In more serious cases, poor intestinal health can lead to chronic conditions and diseases that affect the digestive tract.
When gut bacteria are out of balance, it can have a wide-ranging effect on the health of the body and mind.
The following signs could act as indicators that intestinal health isn’t functioning as well as it should. Any of these signs could suggest a need to pay closer attention to gut health:
Some symptoms act as a warning sign that there may be a more serious health issue to address. If any of the following symptoms are noticed, a doctor should be consulted as soon as possible:
People who are overweight and have a diet that is too high in processed foods (which are often high in fat and added salt and sugar) and trans fats (artificially created fats used in manufactured foods) are at greater risk of digestive health problems.
Smokers are also at greater risk. This is because smoking can weaken the muscle that controls the lower end of the oesophagus, which means acid from the stomach can travel back up in the wrong direction. This is known as reflux, and it can cause heartburn, bad breath, and bloating.
Stress is also associated with changes in gut bacteria due to the ongoing communication between the brain and the gut via the gut–brain axis. This means that people who suffer from stress can be more susceptible to pain, bloating, and other digestive discomfort.
While many everyday digestive problems, such as heartburn and constipation, can be treated fairly easily with over-the-counter medication, it’s worth taking proactive measures to prevent problems.
We are all born with varying degrees of inherited gut health; however, research shows that lifestyle plays a bigger part, so following basic healthy living rules will have a positive knock-on effect on intestinal health.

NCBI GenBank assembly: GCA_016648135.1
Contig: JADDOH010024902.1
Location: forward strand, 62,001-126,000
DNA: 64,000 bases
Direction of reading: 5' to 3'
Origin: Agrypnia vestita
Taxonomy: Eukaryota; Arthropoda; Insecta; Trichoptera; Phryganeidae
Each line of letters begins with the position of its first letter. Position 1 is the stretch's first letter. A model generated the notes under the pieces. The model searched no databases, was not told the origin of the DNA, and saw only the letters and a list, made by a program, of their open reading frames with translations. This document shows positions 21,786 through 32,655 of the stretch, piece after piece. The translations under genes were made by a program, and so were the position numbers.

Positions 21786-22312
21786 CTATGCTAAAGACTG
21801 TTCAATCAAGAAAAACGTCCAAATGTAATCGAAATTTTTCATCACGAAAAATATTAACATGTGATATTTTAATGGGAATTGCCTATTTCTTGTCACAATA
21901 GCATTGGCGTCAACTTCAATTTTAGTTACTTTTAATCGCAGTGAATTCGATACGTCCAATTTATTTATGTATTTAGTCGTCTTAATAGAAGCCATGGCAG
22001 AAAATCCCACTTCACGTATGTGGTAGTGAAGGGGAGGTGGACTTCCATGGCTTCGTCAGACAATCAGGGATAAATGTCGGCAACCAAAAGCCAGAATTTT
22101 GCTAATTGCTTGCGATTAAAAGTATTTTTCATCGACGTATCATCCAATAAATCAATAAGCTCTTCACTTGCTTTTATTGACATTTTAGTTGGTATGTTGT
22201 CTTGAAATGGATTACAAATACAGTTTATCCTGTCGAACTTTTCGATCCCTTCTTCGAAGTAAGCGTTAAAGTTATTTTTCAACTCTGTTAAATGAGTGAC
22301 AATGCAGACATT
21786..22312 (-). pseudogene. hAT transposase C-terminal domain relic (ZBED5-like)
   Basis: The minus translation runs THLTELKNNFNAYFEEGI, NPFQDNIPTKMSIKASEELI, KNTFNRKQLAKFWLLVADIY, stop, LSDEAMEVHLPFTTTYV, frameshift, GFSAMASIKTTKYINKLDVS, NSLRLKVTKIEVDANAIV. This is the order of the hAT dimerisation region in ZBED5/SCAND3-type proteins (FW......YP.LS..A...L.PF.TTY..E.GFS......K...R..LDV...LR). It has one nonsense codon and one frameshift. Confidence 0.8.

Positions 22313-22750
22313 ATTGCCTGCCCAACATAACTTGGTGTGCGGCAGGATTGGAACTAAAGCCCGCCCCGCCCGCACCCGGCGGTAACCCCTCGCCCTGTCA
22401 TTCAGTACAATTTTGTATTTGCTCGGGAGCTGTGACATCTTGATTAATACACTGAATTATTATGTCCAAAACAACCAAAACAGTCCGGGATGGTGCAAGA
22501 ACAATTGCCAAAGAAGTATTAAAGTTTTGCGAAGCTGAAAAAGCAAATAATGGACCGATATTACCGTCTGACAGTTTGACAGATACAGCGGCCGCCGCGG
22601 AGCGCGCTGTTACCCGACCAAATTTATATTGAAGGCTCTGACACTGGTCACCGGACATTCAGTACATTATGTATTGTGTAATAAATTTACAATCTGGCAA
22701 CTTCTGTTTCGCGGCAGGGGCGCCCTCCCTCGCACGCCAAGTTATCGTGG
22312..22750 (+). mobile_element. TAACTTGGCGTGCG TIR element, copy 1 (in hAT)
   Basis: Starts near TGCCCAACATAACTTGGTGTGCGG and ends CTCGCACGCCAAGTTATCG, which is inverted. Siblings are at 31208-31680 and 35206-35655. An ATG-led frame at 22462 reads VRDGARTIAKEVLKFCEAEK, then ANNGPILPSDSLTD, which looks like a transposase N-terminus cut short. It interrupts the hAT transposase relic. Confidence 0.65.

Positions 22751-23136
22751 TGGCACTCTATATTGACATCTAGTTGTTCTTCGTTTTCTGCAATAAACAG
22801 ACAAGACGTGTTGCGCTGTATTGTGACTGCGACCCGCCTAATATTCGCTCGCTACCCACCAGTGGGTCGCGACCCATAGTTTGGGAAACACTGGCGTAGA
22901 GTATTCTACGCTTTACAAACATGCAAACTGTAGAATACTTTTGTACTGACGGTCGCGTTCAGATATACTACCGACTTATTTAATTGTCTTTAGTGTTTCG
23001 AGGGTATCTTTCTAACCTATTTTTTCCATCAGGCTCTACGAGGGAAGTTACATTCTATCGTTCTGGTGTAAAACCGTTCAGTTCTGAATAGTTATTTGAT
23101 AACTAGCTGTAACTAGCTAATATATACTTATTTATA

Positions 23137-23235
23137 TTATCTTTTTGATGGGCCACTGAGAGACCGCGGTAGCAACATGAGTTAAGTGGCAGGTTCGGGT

As a general rule, eating a balanced diet, exercising regularly to maintain a healthy weight, looking after mental wellbeing, not smoking, and reducing alcohol consumption will all make a difference to the balance of the bacteria in the gut.
When it comes to research into gut health and the microbiome, there is still a lot to discover. Some areas that scientists are keen to explore include the comparison of natural probiotics with probiotic supplements and whether the latter can be used to prevent certain digestive illnesses.
A landmark study published in 2021 was the largest of its kind and uncovered strong links between a person’s diet, the microbes in their gut and their overall health. It found that diets high in certain plant-based foods encourage the presence of gut microbes that are associated with a lower risk of developing obesity, type 2 diabetes and cardiovascular disease.
Researchers like APC Microbiome in Ireland are also looking to understand more about the interactions between diet and the microbiome. They are exploring gut health in infants and older people as it is thought that these ‘extremes of life’ are significant stages for gut health during which the microbiome is in a state of flux.